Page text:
How the JCPOA Enables Iranian and North Korean Nuclear Programs

Ambassador John Bolton is a Senior Policy Fellow at the American Enterprise Institute, former Permanent Representative to the United Nations, and former Under Secretary of State for Arms Control and International Security:

Frank Gaffney:

Welcome back, I am very pleased to say we are joined by one of the most extraordinary and committed national security practitioners of our time. A principled leader and a courageous proponent of American freedom. He is John Bolton, formerly the U.S. Ambassador to the United Nations, before that he served in a number of capacities including with Fred Fleitz as the Under Secretary of State. He is the author of Surrender is Not an Option, very much a light motif of the moment in light of what Ambassador Bolton is trying to do to prevent a surrender of sorts by the President of the United States with respect to the ‘Obamabomb’ deal, as I’m fund of calling it. Mr. Ambassador welcome back, it is so good to have you.

Amb. John Bolton:

Very glad to be with you.

Frank Gaffney:

I’m particularly glad because you really have been leading the effort to help the President understand that he has another option besides the one that seems to be being advanced by many of what I call his insubordinates, namely the people who are trying to get him to stay in the Obamabomb deal even if he can’t certify that is it is, as Andy McCarthy points out, not only not being complied with by the Iranians but also not in our national security interest. Tell us a little bit about the lay of the land as you see it and why you think another option is needed 

Amb. John Bolton:

Well it’s really amazing. Only in Washington I think that people could come up with the approach that by all media accounts the President is being urged to adopt. I mean I think there’s some pretty clear lines here looking at the Iran deal. One line is that perhaps General Mattis supports, he thinks the deal is in America’s national security interest so he would certify that to Congress and stay in the deal. Then there’s the deal I hold, you hold, and others, that the deal is not in America’s security interest and therefore we should not certify it and not stay in the deal. Now, these views are obviously opposite of one another but they are at least coherent, and intellectually consistent positions. What the President’s advisors are recommending to him is to say the deal is not in Americas national security interest so we won’t certify it but we will stay in it. What possible logic is there to that? If you were confronted with a deal in the first instance that you were convinced was not in Americas interests, would you enter it to begin with? Of course not. So, we are being distracted by this bright shiny object known as certification when that is not the issue at all. The issue is do you stay in the deal or get out of it? And I think for the safety of not only the United States but our friends and allies like Israel and some of the oil-producing monarchies on the Arabian peninsula, it is critically important to get out of it and recognize this deal is facilitating Iran’s path to nuclear weapons, not barring it.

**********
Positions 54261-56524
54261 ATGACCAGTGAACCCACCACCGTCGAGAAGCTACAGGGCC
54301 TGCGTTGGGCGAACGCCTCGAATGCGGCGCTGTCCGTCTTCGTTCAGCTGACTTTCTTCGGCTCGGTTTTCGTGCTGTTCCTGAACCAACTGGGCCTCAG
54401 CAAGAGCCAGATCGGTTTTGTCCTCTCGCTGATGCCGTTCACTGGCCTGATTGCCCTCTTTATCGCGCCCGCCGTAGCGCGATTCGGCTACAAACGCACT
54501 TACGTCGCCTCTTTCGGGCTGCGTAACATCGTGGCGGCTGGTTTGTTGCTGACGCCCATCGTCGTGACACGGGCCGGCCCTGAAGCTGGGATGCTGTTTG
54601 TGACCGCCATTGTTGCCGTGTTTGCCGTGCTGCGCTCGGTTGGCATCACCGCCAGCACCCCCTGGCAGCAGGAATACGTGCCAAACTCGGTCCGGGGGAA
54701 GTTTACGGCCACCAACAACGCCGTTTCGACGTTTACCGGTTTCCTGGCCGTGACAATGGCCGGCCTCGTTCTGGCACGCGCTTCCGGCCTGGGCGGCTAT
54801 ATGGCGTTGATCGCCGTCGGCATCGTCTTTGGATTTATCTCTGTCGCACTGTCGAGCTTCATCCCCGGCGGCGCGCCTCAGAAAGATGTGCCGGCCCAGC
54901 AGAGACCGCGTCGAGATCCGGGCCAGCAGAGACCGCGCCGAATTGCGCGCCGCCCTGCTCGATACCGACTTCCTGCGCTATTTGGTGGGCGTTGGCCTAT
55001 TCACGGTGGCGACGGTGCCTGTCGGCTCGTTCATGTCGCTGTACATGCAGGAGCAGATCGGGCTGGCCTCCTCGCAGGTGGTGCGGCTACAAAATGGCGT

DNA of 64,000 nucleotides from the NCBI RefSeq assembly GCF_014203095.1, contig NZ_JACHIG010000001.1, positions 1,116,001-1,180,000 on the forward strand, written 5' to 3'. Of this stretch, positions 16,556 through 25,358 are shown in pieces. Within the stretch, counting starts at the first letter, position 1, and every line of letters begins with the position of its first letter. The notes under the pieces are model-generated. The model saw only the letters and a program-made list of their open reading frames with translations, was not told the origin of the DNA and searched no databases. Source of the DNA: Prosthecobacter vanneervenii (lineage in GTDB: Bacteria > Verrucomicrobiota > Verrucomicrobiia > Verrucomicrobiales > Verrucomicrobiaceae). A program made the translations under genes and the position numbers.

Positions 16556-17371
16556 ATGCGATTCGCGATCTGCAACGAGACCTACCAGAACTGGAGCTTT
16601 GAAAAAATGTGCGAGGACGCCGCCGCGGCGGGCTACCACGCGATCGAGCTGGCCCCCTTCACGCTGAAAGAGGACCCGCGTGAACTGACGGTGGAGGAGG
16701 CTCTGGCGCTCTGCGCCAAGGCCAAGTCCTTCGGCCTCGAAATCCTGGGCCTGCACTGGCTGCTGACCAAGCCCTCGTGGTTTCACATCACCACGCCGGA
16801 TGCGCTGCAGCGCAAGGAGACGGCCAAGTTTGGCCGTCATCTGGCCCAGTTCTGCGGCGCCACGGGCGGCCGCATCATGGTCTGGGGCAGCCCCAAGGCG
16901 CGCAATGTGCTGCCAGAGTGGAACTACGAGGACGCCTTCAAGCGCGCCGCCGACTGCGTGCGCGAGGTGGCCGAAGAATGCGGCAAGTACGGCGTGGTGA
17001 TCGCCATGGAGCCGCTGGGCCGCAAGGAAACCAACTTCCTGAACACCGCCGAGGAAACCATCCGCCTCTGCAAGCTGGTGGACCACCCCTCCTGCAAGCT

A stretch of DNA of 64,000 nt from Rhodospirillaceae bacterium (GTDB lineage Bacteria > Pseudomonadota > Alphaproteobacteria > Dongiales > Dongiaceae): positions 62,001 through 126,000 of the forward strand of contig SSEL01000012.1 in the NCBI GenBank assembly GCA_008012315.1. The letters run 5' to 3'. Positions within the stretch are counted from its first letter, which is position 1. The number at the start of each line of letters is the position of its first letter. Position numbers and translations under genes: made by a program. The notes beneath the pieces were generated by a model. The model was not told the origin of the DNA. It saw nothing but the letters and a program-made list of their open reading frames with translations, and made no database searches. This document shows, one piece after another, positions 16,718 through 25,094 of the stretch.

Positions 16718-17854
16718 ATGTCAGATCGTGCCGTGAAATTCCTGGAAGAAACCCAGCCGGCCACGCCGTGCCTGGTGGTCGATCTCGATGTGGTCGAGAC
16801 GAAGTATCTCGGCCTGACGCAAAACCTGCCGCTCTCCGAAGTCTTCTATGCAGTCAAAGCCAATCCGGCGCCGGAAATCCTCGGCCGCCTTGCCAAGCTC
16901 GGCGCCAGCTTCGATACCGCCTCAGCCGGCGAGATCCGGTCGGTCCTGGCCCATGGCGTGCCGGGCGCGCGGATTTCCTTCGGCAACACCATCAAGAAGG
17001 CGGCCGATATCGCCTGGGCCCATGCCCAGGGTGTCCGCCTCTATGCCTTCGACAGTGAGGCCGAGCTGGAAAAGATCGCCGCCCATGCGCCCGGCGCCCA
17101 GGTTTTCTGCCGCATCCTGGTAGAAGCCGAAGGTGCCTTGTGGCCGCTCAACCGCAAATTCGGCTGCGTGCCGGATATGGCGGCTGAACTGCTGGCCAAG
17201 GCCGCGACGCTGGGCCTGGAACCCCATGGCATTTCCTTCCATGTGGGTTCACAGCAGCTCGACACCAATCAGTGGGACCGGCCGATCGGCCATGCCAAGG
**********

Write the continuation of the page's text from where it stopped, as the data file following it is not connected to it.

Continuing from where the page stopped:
Frank Gaffney: